S v Vhare (89 of 2024) [2024] ZWHHC 89 (13 February 2024)


HH 89-24

HCHCR 5220/23






HARARE, 13 February 2024

Chamber Application-Condonation

In person, for the applicant

C Muchemwa, for the respondent

ZHOU J: This is an application for condonation of the applicant’s failure to apply for leave to appeal to the Supreme Court against the judgment of this court timeously. The judgment in question was given on 3 November 2022 in case No. CA 64/22 which was an appeal from the Magistrates Court following the conviction of the applicant on a charge of robbery.

The application is opposed by the respondent.

In an application for condonation of non-compliance with the rules of court, the factors to be considered include the degree of non-compliance with the rules, the explanation therefor, the prospects of success, the avoidance of unnecessary delay in the administration of justice, and the need for finality in litigation. These factors are not individually decisive but are considered together and with the application as a whole.

The judgment in respect of which leave to appeal is being sought was delivered on 3 November 2022. The instant application was filed on 21 June 2023, some seven months later. This delay is inordinate. There is no sound explanation that is given as to why leave to appeal was not sought at the time that the judgment was given. Equally, no reasonable explanation is given as to why the application for condonation was not made earlier than the period of seven months. The approach to the Supreme Court without seeking leave certainly does not constitute a reasonable explanation for the delay.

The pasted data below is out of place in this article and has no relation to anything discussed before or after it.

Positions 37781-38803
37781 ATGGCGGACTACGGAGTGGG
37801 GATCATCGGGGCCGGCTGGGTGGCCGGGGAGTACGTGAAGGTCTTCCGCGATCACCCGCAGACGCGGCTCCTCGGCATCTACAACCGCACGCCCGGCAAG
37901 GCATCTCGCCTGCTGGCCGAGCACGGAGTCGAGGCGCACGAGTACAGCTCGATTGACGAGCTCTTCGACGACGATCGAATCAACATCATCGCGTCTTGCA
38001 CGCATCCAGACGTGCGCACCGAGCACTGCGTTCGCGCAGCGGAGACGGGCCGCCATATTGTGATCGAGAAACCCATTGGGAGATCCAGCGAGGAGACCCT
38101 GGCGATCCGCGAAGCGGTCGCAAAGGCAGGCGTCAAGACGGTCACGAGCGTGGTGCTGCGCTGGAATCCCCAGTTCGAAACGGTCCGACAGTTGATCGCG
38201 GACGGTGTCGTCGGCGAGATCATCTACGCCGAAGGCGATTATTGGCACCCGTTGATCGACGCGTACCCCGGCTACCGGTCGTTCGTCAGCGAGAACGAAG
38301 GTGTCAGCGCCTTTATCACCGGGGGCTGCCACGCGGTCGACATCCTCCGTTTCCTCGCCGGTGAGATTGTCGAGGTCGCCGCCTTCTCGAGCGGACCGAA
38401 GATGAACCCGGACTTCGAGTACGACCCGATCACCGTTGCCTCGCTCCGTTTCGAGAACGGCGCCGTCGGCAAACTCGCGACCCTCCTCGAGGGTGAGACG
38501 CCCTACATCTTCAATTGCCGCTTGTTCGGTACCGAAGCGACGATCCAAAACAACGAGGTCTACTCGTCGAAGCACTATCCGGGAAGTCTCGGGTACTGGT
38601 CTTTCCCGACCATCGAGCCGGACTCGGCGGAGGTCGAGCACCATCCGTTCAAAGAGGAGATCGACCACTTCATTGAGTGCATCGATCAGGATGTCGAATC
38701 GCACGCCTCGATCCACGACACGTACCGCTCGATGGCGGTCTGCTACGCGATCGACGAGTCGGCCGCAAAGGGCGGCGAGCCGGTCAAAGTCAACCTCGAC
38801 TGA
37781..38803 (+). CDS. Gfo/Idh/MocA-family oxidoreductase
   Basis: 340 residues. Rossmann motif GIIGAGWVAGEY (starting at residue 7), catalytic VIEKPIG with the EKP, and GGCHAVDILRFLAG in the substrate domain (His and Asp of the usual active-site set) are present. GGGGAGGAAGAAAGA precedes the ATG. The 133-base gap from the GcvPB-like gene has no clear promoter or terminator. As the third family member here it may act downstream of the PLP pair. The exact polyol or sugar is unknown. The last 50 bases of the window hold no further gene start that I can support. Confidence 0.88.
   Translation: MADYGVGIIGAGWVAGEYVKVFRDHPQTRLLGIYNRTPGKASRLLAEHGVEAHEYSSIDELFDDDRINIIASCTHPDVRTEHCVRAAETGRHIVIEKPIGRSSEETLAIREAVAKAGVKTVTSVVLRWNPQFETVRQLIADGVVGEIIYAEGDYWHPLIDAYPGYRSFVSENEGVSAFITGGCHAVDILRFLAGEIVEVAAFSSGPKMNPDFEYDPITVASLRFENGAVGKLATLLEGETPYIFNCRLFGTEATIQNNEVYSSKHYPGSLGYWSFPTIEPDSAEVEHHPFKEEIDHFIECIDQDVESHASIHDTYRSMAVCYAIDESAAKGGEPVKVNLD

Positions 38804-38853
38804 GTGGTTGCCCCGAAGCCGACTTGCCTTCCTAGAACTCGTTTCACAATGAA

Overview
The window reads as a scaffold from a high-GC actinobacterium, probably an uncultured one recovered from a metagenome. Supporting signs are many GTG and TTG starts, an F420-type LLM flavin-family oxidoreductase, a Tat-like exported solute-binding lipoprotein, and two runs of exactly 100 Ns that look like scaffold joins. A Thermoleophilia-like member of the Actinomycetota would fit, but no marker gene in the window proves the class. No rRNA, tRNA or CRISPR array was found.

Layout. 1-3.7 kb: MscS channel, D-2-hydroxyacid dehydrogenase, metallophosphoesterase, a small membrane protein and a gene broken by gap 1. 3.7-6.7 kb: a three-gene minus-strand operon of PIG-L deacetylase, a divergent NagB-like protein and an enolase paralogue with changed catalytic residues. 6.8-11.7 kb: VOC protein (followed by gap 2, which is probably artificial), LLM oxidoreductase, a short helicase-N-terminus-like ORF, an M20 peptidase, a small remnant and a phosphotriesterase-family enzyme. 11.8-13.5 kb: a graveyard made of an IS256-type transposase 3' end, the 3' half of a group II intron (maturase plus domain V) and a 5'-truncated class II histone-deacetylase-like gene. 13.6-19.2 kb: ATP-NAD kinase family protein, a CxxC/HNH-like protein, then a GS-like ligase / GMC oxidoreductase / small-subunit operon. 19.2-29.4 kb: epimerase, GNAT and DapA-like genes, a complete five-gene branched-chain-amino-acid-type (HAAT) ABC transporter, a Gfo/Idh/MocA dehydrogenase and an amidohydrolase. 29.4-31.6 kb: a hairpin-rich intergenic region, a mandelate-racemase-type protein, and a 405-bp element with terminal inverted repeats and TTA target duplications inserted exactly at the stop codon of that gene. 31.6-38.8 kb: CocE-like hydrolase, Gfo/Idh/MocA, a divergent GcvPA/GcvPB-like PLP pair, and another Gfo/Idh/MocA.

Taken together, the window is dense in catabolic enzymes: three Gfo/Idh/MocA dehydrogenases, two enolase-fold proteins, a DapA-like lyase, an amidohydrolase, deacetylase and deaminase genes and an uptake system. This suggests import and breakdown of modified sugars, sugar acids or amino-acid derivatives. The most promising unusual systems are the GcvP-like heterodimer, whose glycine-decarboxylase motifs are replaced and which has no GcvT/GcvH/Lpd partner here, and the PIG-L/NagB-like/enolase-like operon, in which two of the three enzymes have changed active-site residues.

Regarding prospects of success the address before me focused on matters that were adequately dealt with by the Learned Magistrate. The factual finding which was upheld on appeal was that prior to the robbery the complainant did not know the applicant. Applicant was referred to the complainant by a relative Shepherd Manyange who testified and was believed by the court a quo, that he referred applicant to complainant only in connection with the sale of a motor vehicle. The applicant is being deliberately mendacious by seeking to twist facts regarding the complainant’s statement that he knew him in connection with the sale of a car. The transaction concerning the sale of a motor vehicle was the one that the applicant exploited to rob the complainant. This the applicant did by luring the complainant to Mazowe where he offered to meet him in connection with the sale of the car. When they met the applicant then robbed complainant of the cash that he had carried for the purpose of paying for the motor vehicle. So, it is true that at the time of the trial the complainant indeed knew the applicant as the person who had robbed him. The story about gold dealing was correctly rejected by the Learned Magistrate.

The present application seeks to rely on only two factors in connection with the prospects of success. Applicant alleges that no cash was recovered from him, and no firearm was recovered from him. The charge was not of possession of cash or a firearm but of robbery. Recovery of these two is not an element of the offence which the applicant was convicted of. The applicant was arrested subsequent to the robbery and the fact that at the time of his arrest he no longer had the cash or firearm on his person does not in any was mean that he did not commit the offence. This robbery was committed in broad daylight.

The appeal contemplated and, indeed, the application for leave to appeal, would therefore be meritless.

In the result, IT IS ORDERED THAT.

  1. The application is dismissed.

National Prosecuting Authority, respondent’s legal practitioners

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